Dave’s Picks 16 completes the 2015-fourth round of the latest series (four new box-sets of full performances are issued annually) with a show from Springfield, MA recorded 3/28/73 that requires three CD’s to capture this lengthy performance.
Disc One: Trots out familiar first set regulars that aren’t road weary yet, many of these versions possess fresh enthusiasm like the perky “Cumberland Blues.” Even tunes like “Here Comes Sunshine” rarely a favorite of mine that typically plods, prompts tasteful interplay that also swings. There’s also an early version of “U.S. Blues” titled here as “Wave that Flag” is punchy and offers a peek at how the song evolved into to one of their repertoire mainstays for the Dead’s remaining two decades. Phil Lesh fans will probably also enjoy his “Box of Rain,” while I’ve always admired Lesh’s bass playing, I never welcomed his lead or background vocals.
Disc Two: Continues the first set with a somewhat rare rendition of “You Ain’t Woman Enough” featuring Donna Jean Godchaux’s lead vocal. A so-so: ”Looks Like Rain” follows, but a rousing “China Cat Sunflower” segue with the traditional “I Know You Rider” ends the first set. The second set opens with Chuck Berry’s “Promised Land,” followed by an early “Loose Lucy” that finds Garcia in a suggestively bawdy mood, both with his vocal and very bluesy guitar work that I thoroughly enjoyed. Uncharacteristically the second set utilizes many well-known first set tunes; “Me and My Uncle,” the traditional “Don’t Ease Me In,” “The Race is On,” a potent cover of Johnny Cash’s “Big River” and a sleepy “Mississippi Half Step Uptown Toodeloo” that goes on for far too long.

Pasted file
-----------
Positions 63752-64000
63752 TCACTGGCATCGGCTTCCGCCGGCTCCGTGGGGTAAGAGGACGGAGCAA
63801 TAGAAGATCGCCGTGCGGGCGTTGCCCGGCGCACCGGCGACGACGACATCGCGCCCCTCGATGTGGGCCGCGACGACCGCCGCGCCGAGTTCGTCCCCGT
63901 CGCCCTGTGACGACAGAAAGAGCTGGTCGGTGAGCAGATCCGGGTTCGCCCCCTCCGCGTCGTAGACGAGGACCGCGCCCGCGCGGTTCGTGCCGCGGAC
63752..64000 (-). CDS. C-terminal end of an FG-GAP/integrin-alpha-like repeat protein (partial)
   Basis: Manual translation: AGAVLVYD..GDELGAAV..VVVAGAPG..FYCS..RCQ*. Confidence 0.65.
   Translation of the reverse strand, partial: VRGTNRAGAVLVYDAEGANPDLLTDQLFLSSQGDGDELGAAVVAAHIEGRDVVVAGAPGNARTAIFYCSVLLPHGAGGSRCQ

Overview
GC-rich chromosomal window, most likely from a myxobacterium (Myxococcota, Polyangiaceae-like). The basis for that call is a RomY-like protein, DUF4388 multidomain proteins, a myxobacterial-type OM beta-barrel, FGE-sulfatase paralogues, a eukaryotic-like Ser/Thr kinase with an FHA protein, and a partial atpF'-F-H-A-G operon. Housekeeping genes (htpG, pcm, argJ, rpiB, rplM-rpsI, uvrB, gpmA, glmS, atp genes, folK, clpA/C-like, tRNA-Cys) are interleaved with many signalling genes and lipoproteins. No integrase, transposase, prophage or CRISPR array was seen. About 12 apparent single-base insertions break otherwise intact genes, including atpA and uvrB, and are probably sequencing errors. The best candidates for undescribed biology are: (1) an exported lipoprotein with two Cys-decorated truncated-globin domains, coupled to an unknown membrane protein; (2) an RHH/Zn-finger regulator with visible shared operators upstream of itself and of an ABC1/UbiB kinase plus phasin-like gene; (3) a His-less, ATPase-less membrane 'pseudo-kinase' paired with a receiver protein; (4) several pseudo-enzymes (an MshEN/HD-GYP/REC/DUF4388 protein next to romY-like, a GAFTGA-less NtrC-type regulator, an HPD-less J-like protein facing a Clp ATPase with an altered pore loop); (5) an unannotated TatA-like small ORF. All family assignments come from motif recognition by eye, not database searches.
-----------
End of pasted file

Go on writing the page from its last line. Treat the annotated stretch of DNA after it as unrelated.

Disc Three: The third disc contains the completion of the second set that commences with a short (but gorgeous) instrumental “Weather Report Suite Prelude” that smoothly shifts into a humongous “Dark Star” (31:46) that contains bright moments, but it doesn’t favorably compare with many other versions. “Dark Star” eventually morphs to a pretty “Eyes of the World” (12:51,) into almost sixteen minutes of “Playing in the Band” that neatly concludes this extensive non-stop/four song jam that takes over an hour to complete. There is an encore; (Chuck Berry again 😉 this time with the classic “Johnny B. Goode.”
This is an interesting Dave’s Picks, it captures the band with an almost bottomless pit of new and old songs plus several cover tunes to choose from to perform. It was also a robust songwriting era for the band, and they created crafty (but not their best) jams here. That being said it’s interesting to note that Ron “Pigpen” McKernan had passed on about one month prior to this performance. Not only did the band stay on the road – they were also changing directions and filling Pigpen’s void. Additionally; about a year and a half afterwards (at the end of 1974,) the Dead disbanded into a self-imposed retirement; albeit brief. So there had to be a multitude of behind of the scenes scenarios in play. Remember that until his deteriorating health Pigpen was their go-to vocalist who knew how to work a crowd. Which begs the question; was his demise part of the equation that brought-on their 1975 hiatus? Nonetheless; through it all the Dead rose above their challenges and were able to regroup in ’76 as one of the most successful touring bands of all-time. As evidenced here; they also played with creative enthusiasm throughout 1973 and onward as well.
For 17 years Bob Putignano has been pivotal at WFDU with his Sounds of Blue radio show (Wed. & Fri. 9am-1pm) www.SoundsofBlue.com – http://wfdu.fm Previously a contributing editor at Blues Revue, Blueswax, and Goldmine magazines, currently the Music Editor for the Yonkers Tribune www.YonkersTribune.com & www.MakingAScene.org Bob was also the 2003 recipient of the “Keeping the Blues Alive” award (given by the Blues Foundation in Memphis) for his achievements in radio broadcasting. Putignano can be contacted at: BobP@SoundsofBlue.com